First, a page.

The Perceptions project discusses the monumental void between the reality and the public perception of our fellow human beings. The unspoken way in which we instantly perceive an individuals makeup, their personality and being within a few moments of meeting. This project especically highlights those with cultural differences or hidden disabilities.
Using a collaborative combination of photography and audio Maryann Morris looks at the unseen and how that can affect the way in which we engage with our peers. Through photography, it is her aim to increase the viewers awareness of the unseen. The modern world we live in is diverse, multicultural and yet Maryann feels the level of ignorance and misunderstanding that she has uncovered since she began this project moved her to want to explore this absurdity that is perpetuated within a so called progressive society.
Morris’s objective is to entice the viewer to think, to question ones thoughts before spilling them into the world. these pieces are not designed to be understood upon rst glance, however, they invite and encourage the viewer to penetrate, sympathise even, with the piece in order to understand the issues the sitter presents with. Here forcing the viewer to mimic the ideals that we are we considering here.
The Perceptions project asks the human race to slow down and contemplate the potential hidden reality before addressing our perceptions out loud.
Maryann Morris invited people to sit for these images in the protagonists own space. Our appearance is mostly the luck of birth; Morris feels that someone’s space says so much more about them than the way they look, our spaces are full of all the things that we choose to surround ourselves with, a curation of things that are important to us. Morris then created each image over an extended period leaving only that curation in focus, meaning the viewer can only examine that which they can see.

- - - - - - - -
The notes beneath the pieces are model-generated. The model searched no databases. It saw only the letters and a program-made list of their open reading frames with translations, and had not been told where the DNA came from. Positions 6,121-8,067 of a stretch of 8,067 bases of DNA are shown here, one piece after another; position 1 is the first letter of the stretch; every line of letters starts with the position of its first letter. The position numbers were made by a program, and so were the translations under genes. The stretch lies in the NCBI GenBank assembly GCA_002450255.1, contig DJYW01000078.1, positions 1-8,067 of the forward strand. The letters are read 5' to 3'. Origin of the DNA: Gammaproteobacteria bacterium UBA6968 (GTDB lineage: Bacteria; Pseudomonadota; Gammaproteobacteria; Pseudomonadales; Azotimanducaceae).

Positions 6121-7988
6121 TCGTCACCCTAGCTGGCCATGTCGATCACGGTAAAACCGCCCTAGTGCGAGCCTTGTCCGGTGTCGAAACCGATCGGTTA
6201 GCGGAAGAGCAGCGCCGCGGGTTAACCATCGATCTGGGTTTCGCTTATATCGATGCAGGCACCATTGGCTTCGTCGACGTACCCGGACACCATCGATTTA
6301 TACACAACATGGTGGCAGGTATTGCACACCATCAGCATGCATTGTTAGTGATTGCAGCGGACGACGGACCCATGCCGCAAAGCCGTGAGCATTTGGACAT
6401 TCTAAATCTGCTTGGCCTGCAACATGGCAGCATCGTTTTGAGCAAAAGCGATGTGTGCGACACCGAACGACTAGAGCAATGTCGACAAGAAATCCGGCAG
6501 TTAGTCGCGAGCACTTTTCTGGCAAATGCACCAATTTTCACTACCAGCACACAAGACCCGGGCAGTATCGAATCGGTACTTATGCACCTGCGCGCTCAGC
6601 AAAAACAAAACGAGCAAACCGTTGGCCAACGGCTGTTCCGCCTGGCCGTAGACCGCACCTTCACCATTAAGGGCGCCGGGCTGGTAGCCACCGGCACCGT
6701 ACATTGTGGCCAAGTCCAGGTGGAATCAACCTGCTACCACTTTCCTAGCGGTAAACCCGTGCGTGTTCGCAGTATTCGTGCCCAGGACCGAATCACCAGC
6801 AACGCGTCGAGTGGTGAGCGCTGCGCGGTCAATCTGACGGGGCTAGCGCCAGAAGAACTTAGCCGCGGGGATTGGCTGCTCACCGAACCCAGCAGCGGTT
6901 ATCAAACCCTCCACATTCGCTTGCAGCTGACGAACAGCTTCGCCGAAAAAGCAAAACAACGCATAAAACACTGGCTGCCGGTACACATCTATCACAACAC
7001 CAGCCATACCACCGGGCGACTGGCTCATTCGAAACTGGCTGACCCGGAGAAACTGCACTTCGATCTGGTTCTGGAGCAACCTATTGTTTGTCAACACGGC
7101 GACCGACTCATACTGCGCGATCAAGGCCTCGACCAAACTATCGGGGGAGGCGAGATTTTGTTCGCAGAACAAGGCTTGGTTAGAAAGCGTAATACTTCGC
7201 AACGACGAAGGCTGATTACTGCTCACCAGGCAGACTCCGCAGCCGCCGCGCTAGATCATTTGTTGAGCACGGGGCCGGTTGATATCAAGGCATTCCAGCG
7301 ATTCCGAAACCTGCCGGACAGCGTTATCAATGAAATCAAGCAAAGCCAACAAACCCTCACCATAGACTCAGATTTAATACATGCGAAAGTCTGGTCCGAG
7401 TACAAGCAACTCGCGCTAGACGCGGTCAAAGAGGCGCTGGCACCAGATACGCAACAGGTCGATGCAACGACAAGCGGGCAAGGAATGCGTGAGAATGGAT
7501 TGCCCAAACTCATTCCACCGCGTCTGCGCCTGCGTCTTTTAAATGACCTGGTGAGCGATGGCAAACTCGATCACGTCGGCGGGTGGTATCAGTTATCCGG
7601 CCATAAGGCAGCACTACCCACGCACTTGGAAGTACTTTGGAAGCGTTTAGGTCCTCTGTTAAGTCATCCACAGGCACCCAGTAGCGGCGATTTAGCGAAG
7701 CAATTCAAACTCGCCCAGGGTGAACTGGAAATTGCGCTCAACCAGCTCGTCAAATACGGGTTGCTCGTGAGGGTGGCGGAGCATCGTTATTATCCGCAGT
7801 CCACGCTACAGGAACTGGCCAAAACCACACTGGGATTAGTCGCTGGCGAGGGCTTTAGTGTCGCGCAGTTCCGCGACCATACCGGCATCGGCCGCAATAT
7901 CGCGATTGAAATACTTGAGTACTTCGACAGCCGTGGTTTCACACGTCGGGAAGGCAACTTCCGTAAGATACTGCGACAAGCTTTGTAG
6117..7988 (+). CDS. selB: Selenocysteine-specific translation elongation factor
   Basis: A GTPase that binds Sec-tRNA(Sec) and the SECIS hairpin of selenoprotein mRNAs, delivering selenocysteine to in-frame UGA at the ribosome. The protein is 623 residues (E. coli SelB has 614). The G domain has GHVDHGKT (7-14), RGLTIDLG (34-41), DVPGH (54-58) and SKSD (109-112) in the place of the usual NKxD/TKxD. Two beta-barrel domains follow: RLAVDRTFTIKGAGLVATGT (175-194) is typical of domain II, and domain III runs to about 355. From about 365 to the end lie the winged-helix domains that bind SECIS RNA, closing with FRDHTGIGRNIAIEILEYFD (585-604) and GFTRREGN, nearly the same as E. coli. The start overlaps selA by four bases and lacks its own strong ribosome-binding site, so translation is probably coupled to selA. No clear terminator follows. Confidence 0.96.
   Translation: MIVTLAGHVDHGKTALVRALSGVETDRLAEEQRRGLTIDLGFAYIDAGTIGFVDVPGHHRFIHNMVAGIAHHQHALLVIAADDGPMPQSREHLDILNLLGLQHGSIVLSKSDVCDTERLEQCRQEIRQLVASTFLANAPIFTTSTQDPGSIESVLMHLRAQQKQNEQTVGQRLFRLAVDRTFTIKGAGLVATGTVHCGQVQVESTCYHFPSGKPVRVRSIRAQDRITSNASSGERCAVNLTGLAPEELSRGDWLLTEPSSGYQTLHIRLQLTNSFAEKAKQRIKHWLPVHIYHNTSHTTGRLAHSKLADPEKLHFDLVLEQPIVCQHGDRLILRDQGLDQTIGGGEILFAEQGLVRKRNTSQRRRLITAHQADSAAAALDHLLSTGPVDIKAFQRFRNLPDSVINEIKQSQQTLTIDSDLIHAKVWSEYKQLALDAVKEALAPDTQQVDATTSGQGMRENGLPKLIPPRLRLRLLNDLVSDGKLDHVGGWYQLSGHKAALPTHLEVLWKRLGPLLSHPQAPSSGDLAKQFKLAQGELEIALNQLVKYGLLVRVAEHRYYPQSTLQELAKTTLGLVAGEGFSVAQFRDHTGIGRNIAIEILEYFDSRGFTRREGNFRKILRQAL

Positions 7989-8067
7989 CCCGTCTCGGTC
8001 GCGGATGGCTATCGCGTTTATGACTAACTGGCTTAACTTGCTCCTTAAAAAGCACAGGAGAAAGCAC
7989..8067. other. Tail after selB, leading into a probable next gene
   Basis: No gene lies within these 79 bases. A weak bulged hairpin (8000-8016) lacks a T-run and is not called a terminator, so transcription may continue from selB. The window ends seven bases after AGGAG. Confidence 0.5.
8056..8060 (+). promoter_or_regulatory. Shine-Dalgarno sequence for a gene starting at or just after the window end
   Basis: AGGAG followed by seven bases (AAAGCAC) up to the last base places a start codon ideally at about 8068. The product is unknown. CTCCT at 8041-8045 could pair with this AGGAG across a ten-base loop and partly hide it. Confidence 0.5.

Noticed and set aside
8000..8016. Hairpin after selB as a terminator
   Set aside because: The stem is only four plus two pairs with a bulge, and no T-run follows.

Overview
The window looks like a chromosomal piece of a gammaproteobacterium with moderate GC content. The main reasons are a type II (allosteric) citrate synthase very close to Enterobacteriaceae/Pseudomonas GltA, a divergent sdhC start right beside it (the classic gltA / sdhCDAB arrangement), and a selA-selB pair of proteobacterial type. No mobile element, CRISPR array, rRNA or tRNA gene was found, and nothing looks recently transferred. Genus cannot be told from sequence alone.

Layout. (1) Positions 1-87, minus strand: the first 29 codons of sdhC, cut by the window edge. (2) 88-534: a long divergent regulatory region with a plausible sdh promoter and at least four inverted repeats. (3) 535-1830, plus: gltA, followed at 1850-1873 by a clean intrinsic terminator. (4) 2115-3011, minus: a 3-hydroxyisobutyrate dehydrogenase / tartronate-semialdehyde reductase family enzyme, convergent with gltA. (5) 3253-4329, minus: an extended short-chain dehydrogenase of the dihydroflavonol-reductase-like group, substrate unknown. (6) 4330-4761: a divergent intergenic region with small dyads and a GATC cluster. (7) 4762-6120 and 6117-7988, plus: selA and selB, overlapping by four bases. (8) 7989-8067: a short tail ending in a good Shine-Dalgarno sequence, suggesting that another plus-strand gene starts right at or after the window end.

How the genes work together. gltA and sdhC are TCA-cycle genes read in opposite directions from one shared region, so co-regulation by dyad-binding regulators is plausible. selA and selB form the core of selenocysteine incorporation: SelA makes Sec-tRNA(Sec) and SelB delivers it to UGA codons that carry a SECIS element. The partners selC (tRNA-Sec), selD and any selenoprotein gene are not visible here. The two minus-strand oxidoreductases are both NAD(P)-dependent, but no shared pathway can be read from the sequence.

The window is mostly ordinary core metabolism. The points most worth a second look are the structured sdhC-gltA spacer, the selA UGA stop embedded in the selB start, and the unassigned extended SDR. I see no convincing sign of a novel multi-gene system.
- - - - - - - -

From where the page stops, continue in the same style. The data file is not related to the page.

While each photograph was being taken, Morris recorded the protagonist recalling their experiences and stories, not only did this result in the subject being out of focus, but it also gave the audio which was later be blended with the images to create this project.
It is also alluded that as the sitters’ identity is imperceptible, some people could remain anonymous if they wished, providing the freedom to speak without fear.
Spurred on by the political climate and the way in which she feels that is contributing to the rapid dissemination of communities, Morris felt that she has a duty to comment on issues that affect the not only the wider world, but also the impact on the community in which she lives. Having herself been a survivor of abuse and the resulting preconceptions, this encouraged Morris to create a project that entices the viewer to be more compassionate towards issues they can neither see nor understand.
To see the images alongside the audio vosit –